It is a well known fact that Yummy Mummy rather likes shoes. It is, therefore, with some delight that I approach shoe shopping for Eve now she is walking. I've read the toddler rearing books so I am well versed in the need to get sensible shoes for her. She shouldn't, for example, wear anything higher than three inch heels until she is 5. I am also aware at how fast she grows out of things at the moment and how stupidly expensive shoes are. Since she first started to walk, we have done pretty well on the cost front. There is a stall in Stanley Market on the south side of HK island where a nice Chinese lady makes lovely leather shoes for children. The sizes are all over the place so it's a bit hit and miss trying to find what you want in the right size, but Eve's first pair of red shoes came from there at quite a sensible price. The second pair were even more of a bargain because they were a pair of Crocs, something of an obligatory item for any child in Asia, but came from a market in the Philippines and I suspect are not entirely legitimate.
However, Eve has grown out of the red shoes and her toes are nearly at the end of the Crocs so we needed to buy a new pair.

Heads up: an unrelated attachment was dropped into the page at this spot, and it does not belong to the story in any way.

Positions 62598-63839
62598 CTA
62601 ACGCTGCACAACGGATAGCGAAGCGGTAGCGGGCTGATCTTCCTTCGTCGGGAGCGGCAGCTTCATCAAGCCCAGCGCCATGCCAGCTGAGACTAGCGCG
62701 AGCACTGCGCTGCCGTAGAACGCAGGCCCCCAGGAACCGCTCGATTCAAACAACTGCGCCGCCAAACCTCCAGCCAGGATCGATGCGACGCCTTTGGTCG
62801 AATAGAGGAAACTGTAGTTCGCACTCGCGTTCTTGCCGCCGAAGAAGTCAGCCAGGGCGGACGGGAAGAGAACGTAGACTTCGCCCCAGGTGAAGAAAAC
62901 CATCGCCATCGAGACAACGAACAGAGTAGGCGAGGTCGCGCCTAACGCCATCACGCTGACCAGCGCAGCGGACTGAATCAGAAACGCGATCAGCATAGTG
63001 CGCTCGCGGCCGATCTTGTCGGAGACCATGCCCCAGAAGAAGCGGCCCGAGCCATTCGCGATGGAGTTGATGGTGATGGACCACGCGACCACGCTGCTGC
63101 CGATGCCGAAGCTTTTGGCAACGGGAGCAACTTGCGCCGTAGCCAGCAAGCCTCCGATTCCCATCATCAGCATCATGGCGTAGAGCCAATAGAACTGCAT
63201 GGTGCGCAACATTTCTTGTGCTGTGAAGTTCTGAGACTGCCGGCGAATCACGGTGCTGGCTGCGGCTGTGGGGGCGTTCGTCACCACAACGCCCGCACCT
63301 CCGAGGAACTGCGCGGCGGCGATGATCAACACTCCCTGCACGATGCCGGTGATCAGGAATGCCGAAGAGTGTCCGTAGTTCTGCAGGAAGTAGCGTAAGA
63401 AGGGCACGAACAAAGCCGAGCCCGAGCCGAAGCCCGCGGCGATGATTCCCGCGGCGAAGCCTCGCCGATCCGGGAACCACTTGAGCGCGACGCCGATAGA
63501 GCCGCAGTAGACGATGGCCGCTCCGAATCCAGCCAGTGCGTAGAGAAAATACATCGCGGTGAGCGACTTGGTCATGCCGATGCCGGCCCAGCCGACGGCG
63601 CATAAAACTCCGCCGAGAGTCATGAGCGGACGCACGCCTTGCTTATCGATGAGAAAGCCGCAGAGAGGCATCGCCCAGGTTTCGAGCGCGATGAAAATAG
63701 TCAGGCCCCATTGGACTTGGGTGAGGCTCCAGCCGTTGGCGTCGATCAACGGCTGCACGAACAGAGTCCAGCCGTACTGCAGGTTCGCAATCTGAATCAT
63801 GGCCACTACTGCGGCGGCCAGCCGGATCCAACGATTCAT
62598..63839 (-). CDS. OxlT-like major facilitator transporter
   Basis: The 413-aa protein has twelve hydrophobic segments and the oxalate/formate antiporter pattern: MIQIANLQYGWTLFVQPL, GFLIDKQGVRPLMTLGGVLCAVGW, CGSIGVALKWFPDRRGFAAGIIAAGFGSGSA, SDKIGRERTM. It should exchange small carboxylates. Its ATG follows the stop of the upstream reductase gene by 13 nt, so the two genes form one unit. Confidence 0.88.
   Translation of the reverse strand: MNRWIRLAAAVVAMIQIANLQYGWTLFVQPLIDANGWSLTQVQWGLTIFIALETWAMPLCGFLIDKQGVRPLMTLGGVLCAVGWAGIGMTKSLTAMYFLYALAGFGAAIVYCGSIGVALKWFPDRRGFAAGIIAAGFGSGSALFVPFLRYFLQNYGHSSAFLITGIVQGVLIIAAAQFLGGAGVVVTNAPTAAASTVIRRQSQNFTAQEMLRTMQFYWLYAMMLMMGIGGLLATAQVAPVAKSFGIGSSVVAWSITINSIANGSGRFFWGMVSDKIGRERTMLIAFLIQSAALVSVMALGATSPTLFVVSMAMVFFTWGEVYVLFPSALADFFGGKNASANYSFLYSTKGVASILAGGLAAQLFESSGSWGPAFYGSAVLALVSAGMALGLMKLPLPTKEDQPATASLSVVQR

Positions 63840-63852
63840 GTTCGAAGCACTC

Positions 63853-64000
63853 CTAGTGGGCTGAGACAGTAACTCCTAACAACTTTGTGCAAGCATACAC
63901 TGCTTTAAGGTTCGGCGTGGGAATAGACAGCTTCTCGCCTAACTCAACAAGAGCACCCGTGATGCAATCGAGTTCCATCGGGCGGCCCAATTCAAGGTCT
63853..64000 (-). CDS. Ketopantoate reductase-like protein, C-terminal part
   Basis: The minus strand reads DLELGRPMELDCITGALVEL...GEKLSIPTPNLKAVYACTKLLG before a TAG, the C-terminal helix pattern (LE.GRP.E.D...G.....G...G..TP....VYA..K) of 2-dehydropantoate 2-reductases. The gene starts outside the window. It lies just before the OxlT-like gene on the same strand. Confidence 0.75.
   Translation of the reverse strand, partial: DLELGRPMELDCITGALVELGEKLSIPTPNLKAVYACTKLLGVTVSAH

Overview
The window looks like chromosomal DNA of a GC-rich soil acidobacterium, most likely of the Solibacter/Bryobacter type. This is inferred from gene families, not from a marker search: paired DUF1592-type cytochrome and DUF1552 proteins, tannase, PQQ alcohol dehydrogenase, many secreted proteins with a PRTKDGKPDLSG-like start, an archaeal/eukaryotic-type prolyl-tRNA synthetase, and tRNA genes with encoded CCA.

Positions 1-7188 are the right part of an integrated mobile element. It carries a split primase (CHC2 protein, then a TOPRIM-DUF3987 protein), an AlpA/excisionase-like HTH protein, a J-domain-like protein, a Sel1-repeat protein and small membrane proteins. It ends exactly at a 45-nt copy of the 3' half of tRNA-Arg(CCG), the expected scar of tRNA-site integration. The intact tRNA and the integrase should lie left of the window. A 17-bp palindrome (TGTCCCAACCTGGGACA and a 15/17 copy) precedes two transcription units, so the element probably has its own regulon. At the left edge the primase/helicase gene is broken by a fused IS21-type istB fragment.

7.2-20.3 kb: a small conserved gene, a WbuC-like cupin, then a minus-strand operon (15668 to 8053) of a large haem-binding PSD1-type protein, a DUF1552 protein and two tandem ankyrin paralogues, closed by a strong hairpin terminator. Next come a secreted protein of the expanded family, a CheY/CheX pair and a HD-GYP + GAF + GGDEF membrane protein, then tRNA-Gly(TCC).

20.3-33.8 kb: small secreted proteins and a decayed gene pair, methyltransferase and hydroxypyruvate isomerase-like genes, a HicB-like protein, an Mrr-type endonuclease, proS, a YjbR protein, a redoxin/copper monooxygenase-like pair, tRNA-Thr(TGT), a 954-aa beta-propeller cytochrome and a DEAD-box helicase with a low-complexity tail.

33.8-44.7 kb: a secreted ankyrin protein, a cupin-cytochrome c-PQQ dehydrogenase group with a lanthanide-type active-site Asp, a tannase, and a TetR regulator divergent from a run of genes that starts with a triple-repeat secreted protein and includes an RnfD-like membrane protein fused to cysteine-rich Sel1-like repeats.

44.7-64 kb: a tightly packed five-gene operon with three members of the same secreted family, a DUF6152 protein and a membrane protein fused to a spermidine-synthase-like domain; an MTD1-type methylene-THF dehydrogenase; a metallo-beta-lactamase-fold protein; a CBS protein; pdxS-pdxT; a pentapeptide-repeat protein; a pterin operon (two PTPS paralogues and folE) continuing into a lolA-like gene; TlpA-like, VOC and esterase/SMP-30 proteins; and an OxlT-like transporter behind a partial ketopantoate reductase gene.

I had every intention of going to Stanley and buying the new pair from the nice Chinese lady. However, the Boy and I were in a shopping centre one Saturday and I was looking at a new pair of trainers for me when my attention was grabbed by a whole rack of small, pink items. I am of the persuasion that branded items for children is an indulgence, but they were so pretty and I got more excited than during the Jimmy Choo sale as I asked for more and more to be brought for Eve to try on. We finally settled on the cheaper end of the Adidas range, but when it came to finding out the price I was horrified. They cost about 70% of what the adult version would and are tiny. Really tiny. We bought them anyway, Eve did look adorable in them.
The Boy has a cunning plan to recoup the costs by taking lots of photos of Eve in different sports brands as a child and then, when she reaches inevitable sporting excellence (in his eyes - Olympic gold medals, winning Wimbledon, the first female F1 champion), we can increase her sponsorship value by having actual baby photos of her in the relevant brand.
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